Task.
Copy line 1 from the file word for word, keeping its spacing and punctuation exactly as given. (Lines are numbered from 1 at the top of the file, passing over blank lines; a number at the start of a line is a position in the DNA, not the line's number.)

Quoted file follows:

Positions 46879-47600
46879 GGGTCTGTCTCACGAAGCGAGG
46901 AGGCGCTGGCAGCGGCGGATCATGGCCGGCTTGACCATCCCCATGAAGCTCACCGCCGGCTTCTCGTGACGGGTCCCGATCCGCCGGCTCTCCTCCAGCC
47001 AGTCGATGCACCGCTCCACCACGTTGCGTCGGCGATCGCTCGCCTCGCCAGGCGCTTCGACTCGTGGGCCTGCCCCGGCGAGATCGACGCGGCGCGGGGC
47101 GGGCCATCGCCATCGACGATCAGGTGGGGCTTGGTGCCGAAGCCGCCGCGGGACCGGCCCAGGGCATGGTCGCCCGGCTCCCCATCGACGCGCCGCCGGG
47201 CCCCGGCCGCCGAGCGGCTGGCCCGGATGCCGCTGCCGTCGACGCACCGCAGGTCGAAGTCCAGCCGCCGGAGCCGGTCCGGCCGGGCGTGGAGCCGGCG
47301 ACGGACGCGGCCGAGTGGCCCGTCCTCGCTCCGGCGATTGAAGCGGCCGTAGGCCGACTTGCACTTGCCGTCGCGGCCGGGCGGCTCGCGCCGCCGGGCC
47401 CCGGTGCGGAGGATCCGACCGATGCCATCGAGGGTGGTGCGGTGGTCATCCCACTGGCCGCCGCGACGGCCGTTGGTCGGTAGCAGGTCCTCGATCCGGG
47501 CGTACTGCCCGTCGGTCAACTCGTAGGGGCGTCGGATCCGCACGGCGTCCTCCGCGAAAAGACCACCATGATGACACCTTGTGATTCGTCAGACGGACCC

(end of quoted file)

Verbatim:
Positions 46879-47600